More Companies Want To Be “Carbon Neutral.” What Does That Mean?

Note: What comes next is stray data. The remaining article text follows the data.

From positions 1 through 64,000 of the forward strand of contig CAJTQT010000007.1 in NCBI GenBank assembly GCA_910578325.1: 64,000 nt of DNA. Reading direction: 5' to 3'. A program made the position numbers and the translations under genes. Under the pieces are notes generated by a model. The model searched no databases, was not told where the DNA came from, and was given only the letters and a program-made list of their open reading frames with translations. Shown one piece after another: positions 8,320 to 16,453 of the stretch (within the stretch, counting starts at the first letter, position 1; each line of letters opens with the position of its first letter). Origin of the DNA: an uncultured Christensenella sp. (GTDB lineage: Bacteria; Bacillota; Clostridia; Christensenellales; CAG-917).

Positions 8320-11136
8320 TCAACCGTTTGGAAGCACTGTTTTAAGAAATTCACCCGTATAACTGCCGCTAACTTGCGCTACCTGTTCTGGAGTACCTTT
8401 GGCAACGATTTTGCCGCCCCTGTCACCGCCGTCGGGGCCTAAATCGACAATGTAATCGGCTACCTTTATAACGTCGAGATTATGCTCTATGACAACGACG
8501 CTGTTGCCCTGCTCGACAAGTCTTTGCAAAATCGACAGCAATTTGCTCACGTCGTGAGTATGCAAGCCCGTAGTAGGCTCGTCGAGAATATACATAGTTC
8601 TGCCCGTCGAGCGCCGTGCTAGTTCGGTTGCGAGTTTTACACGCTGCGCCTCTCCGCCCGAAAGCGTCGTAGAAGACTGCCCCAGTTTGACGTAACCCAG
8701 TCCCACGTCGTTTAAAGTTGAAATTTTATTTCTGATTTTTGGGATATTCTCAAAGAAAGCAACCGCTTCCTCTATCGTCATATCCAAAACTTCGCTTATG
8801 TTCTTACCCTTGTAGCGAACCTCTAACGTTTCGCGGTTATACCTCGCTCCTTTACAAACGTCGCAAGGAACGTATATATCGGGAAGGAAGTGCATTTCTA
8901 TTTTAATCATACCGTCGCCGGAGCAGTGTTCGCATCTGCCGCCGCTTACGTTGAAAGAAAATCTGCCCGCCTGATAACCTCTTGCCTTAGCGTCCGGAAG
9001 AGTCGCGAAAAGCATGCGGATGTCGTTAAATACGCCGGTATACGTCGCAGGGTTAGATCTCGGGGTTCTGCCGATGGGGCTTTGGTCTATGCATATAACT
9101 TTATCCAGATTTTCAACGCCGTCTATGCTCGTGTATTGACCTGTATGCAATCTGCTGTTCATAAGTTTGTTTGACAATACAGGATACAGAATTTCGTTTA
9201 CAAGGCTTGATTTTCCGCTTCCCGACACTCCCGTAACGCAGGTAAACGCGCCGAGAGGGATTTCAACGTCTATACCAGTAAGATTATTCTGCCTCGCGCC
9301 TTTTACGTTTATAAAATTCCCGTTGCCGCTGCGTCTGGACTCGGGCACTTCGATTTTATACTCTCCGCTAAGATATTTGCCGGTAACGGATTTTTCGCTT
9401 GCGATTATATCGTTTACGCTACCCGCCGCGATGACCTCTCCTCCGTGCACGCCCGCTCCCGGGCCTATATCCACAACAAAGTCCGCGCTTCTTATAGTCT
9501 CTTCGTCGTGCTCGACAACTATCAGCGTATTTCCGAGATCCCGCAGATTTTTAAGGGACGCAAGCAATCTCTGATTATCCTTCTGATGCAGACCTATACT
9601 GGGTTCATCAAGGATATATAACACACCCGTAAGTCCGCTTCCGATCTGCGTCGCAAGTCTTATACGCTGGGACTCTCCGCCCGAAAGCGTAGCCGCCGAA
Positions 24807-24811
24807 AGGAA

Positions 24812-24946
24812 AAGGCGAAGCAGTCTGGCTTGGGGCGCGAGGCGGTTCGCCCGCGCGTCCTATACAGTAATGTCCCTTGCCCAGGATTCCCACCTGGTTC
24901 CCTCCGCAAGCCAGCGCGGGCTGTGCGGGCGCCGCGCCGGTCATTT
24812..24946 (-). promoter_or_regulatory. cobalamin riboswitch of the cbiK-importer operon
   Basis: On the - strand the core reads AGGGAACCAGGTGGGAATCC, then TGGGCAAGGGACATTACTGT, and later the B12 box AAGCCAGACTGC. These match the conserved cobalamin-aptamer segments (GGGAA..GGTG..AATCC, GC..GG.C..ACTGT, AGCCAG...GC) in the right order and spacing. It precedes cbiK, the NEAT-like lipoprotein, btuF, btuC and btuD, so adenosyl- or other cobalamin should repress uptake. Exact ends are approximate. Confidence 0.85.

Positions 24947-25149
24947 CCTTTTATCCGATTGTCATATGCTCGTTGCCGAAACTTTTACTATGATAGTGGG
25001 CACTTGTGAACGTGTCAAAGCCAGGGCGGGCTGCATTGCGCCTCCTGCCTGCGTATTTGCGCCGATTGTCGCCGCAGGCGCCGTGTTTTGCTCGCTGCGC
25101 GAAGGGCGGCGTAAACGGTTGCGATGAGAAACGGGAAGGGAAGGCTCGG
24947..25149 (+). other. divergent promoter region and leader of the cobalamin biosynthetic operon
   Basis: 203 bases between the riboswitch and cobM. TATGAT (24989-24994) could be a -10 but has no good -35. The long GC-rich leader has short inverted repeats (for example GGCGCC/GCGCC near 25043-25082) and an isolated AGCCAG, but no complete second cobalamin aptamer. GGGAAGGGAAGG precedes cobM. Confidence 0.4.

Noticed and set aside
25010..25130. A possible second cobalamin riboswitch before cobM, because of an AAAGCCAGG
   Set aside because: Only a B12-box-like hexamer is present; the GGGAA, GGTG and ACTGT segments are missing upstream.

Within the past six months, I’ve received a slew of pitches for products and services that all sound eerily similar: a “climate positive” parka and burger, a “carbon negative” vodka, a “carbon neutral” shipping service, a “carbon zero” commuting app, and “zero carbon” coffee. For scientists and environmentalists, these phrases have been around for a while, but it’s only recently that companies, from small startups to established corporations, have adopted them for mainstream marketing use. Amazon CEO Jeff Bezos pledged to have the company be carbon neutral by 2040; Microsoft has committed to be carbon negative by 2030; Starbucks aims to be “resource positive” within a decade by reducing carbon emissions, water withdrawal, and landfill waste by 50 percent; JetBlue intends to make all of its domestic flights carbon neutral starting in July; and Heathrow Airport in London pledged to be carbon neutral in its operations by 2030, excluding the emissions from flights. Read more at Vox.